By JR on Tuesday, October 27, 2015
WHO "research" showing bacon and red meat cause cancer ‘a farce’, says Australia’s Agriculture Minister (Rightly)
Barnaby makes some reasonable comments but much more could be said. This is an old scare and in my years as a health blogger I followed each research finding on the question as it came out. Every single study was flaky, mostly being the usual stupid epidemiological nonsense that flew in the face of the basic statistical dictum, "Correlation is not causation". Even obvious confounds such as social class were not allowed for, and would mostly account for the findings.
And the report below simply takes all that at face value. Utter rubbish.
To make it worse the study is a meta-analysis. And you can't critique those in detail unless you go back over every single thing they did. And sometimes you need to. I know of several meta-analyses which were blatantly crooked -- excluding from consideration findings that did not suit the authors' preconceptions, for instance.
And the WHO IS crooked. It can be bought. And some environmental organizations have a lot of money. I will say no more on that.
Meta-analyses can have merit. The Cochrane studies are a case in point. But the Cochrane analyses systematically exclude all dubious findings -- often ending up with a very small number of studies being considered as having value. The study below analysed over 800 studies, making it clear that Cochrane rigor was not applied to the input of the study. The study can be summarized by an old computer dictum: "Garbage in; Garbage out"
BACON lovers all over the world are reeling from the news that too much processed meat can increase the risk of cancer. But none will be more surprised by the appetite-killing research than the world’s oldest woman, who credits her longevity on a daily helping of bacon.
116-year-old American Susannah Mushatt Jones, the official Guiness World Record holder, even had bacon on her 116th birthday cake, along with chicken drumsticks — her other favourite food.
The healthy centenarian is a living contradiction to an evaluation of more than 800 studies from several continents linking meat and cancer, that saw the WHO classify processed meat as “carcinogenic to humans” — in the same category as cigarettes — and red meat as “probably carcinogenic to humans”.
Australia’s Agricultural Minister Barnaby Joyce, who is clearly Team Susannah when it comes to meat consumption, has labelled the link “a farce”.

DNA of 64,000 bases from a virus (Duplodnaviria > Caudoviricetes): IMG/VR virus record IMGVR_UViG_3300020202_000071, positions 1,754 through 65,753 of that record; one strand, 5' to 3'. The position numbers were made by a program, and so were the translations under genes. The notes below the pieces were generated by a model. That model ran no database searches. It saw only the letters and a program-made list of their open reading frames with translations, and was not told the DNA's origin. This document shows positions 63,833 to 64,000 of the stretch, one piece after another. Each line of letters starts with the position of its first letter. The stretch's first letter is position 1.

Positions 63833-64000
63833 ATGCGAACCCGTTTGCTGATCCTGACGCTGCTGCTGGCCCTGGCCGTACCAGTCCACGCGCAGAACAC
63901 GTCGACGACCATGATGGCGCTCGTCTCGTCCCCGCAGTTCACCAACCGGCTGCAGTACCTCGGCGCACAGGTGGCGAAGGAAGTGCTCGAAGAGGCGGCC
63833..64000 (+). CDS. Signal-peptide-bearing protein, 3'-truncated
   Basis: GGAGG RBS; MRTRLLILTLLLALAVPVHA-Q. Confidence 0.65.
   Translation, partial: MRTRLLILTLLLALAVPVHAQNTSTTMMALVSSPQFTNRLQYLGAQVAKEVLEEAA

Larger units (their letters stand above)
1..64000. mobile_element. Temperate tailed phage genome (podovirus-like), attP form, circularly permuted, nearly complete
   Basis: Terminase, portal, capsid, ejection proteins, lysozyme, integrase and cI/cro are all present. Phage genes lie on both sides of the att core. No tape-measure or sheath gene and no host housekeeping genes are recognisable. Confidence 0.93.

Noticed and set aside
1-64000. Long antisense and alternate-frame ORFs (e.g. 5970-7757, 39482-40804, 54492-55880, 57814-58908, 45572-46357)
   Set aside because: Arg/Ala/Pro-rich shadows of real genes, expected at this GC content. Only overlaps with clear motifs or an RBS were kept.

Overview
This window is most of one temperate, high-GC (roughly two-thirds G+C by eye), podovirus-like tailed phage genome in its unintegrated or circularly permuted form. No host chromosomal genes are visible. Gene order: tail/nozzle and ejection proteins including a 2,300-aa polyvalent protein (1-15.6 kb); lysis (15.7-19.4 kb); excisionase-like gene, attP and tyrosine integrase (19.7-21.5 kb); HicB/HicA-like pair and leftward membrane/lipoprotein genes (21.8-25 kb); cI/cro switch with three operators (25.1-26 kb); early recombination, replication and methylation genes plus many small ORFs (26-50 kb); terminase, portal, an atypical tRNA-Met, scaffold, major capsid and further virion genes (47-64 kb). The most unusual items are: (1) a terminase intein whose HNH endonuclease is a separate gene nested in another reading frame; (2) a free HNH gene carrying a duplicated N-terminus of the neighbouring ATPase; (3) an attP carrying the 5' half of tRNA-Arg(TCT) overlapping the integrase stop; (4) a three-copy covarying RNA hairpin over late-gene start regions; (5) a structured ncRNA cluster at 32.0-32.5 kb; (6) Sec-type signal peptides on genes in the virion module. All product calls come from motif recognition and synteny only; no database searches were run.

The outspoken Nationals MP told ABC radio the report was being blown out of proportion. “I don’t think we should get too exited that if you have a sausage you’re going to die of bowel cancer. You’re not,” he said. “What obviously is part of this is that you should have a balanced diet.”
Mr Joyce knocked back claims that some Australians were consuming a dangerous quantity of processed or red meat. “A lot of people don’t have bacon every day. If you got everything the WHO says is carcinogenic and took it out of your diet, well you're heading back to a cave,” he said.
“If you were going to avoid everything that has any correlation with cancer then don’t walk outside, don’t walk the streets in Sydney. There’s going to be very little in life that you actually do in the end.”
The agricultural minister also argued encouragement of a vegetarian only diet would “completely change” the agriculture industry.
Meat industry groups have also protested the classification, arguing that cancer is not caused by specific foods but by several factors, Associated Press reports.
The WHO International Agency for Research on Cancer findings stated just 50 grams a day — the equivalent of around one sausage or two slices of ham — can increase the risk of colorectal cancer by 18 per cent.
Health experts have also weighed in, warning meat eaters not to go overboard heeding warnings.
“This decision doesn’t mean you need to stop eating any red and processed meat,” said Tim Key, an epidemiologist at Cancer Research UK. “But if you eat lots of it, you may want to think about cutting down.
“You could try having fish for your dinner rather than sausages, or choosing to have a bean salad for lunch over a BLT (bacon, lettuce and tomato sandwich).” Nutritionist Elizabeth Lund from Norfolk in England said obesity and lack of exercise were a far bigger cancer risks.
“Overall, I feel that eating meat once a day combined with plenty of fruit, vegetable and cereal fibre plus exercise and weight control, will allow for a low risk of CRC,” she said, referring to colorectal cancer.
“It should also be noted that some studies have shown that if meat is consumed with vegetables or a high-fibre diet, the risk of CRC is reduced.”